Dr. Siva from Malaysia: Challenges and Positive Experiences during COVID-19

Published on July 30, 2020

Malaysia is among the countries whose well-coordinated responses to the COVID-19 pandemic helped slow the virus and reduce the number of deaths. The country has reported just under 9,000 confirmed COVID-19 cases, with 124 deaths. Cardiac surgeon Dr. Sivakumar Sivalingam (Dr. Siva) from our Center of Excellence Institut Jantung Negara (IJN) in Kuala Lumpur describes how his center was affected by the pandemic.

PPE packaging at Institut Jantung Negara, Kuala Lumpur


Can you provide a brief overview of the current situation with COVID-19 in Kuala Lumpur and in Malaysia? 

The first case of COVID-19 infection was reported on the 25th of January from a traveler to China. There was a sudden surge in the number of reported COVID-19 cases in early March. At that time, Malaysia recorded the largest cumulative number of confirmed cases in Southeast Asia. A medical response to the outbreak was established by the Ministry of Health, overseen by the Director General of Health Dr. Noor Hisham Abdullah (Children’s HeartLink is fortunate to work with him on strengthening the health system in Malaysia). The Ministry of Health hospitals, or state hospitals, were categorized as COVID-19 hospitals focused on managing confirmed and suspected cases. Some hospitals managed COVID-19 patients along with other patients. IJN is a private hospital that fell under the third category of non-COVID-19 hospitals and therefore we did not manage any active COVID-19 patients.

The current situation in Malaysia is in the recovery phase from the Movement Control Order (This order was issued by the Malaysian government in March to implement a lockdown and later, a partial lockdown in response to the COVID-19 pandemic. In June the country entered the recovery phase, after the order was lifted). There are currently only isolated small clusters of positive COVID-19 cases that arise on a daily basis. However, the Malaysian government is taking adequate remedial measures, anticipating a second wave of the infection.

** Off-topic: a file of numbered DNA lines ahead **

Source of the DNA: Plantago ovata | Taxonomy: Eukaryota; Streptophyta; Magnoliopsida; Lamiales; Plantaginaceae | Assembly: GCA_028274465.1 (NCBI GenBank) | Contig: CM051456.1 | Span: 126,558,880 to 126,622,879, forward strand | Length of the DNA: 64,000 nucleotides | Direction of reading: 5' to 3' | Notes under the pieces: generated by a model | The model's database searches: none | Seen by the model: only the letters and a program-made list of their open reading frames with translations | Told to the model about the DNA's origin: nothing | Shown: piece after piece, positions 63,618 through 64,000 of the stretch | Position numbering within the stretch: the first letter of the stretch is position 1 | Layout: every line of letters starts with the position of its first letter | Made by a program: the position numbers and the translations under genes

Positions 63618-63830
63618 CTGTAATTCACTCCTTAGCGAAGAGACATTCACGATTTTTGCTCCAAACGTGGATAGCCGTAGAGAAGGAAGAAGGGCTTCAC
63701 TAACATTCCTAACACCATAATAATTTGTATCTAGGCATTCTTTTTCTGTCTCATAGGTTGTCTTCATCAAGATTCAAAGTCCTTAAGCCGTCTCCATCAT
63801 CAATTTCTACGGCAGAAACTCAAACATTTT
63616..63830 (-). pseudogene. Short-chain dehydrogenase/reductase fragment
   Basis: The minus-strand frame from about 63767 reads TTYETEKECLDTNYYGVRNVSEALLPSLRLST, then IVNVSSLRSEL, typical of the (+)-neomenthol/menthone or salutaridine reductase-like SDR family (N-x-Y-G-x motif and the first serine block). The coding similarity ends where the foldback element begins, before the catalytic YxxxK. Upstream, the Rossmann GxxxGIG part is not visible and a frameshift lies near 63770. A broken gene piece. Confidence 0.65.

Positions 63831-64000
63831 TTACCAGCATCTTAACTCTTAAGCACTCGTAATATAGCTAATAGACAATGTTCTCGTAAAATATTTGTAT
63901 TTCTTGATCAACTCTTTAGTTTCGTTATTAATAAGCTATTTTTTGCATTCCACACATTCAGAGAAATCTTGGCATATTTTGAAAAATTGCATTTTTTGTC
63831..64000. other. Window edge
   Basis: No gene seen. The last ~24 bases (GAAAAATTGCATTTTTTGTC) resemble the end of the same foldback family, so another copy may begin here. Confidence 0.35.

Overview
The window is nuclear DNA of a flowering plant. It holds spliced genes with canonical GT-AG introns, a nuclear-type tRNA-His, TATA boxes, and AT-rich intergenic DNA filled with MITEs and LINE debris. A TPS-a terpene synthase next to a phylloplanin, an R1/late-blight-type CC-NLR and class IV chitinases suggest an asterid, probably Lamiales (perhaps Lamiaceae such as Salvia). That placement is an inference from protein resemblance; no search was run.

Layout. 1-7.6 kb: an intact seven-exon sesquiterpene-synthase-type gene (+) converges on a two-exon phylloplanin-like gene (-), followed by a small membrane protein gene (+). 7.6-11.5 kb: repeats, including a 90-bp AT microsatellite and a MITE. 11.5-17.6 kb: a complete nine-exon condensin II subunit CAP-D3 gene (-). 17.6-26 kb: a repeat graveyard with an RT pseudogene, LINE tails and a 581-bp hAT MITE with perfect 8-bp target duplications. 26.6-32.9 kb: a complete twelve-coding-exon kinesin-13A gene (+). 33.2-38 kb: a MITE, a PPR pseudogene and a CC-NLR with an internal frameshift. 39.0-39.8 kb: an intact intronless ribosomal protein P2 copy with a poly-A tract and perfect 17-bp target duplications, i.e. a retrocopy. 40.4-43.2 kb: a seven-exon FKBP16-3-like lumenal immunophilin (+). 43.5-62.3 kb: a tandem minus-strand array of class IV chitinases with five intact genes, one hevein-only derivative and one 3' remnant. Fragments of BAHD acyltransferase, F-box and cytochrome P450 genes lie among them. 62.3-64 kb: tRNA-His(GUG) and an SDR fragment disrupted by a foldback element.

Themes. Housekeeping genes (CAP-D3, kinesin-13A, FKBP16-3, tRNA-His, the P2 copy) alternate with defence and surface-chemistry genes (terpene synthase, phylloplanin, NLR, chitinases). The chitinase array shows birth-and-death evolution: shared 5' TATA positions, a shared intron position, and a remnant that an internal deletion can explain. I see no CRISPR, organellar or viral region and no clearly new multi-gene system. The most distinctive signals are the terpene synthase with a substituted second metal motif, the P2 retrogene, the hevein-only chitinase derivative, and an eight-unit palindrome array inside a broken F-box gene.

How has your hospital and cardiac program been impacted due to the pandemic? (For example, patient volume, financial losses, staff morale, PPE shortage)

As I said, we did not have any patients with already confirmed cases admitted to IJN. However, we had two patients who were admitted with cardiac conditions and were subsequently tested positive for COVID-19. The first step was to set up a COVID-19 internal data center to track all patients and health care professionals within IJN on possible exposure to the infection. Adequate measures were taken to create special isolation rooms for patients with confirmed or suspected COVID-19. Negative pressure rooms were prepared for ventilated patients. Recently admitted patients also stayed in designated isolation wards and were transferred to normal wards after testing negative for COVID-19. There was only one patient with congenital heart disease who was tested positive for COVID-19. This was a case of Heterotaxy syndrome that presented with hemoptysis and pneumonia to a state hospital. This person was transferred to a COVID-19 center before admission at IJN for treatment.

The number of interventions and surgical procedures dropped to 50 percent of the usual workload for a period of 6 weeks. We were only involved in treating urgent and emergency cases from other hospitals throughout the country. We had arranged for a special ambulance service to bring the patients here from other district and state hospitals. We also had to airlift some emergency patients through mercy flight with the help of the armed forces. The hospital incurred some financial losses during this time.

During the peak of the pandemic, 10 members of the IJN staff tested positive for COVID-19, which caused a lot of stress among the staff at large. Fortunately, all 10 recovered from the infection. To improve staff morale during this time, the COVID-19 staff support group was established. The objectives of the group were to ensure staff welfare, their emotional and financial support, and regular communication on the management plans. All staff under quarantine were provided with accommodations by the hospital. Everyone on staff was provided with free masks and hand sanitizers and underwent a compulsory test for COVID-19.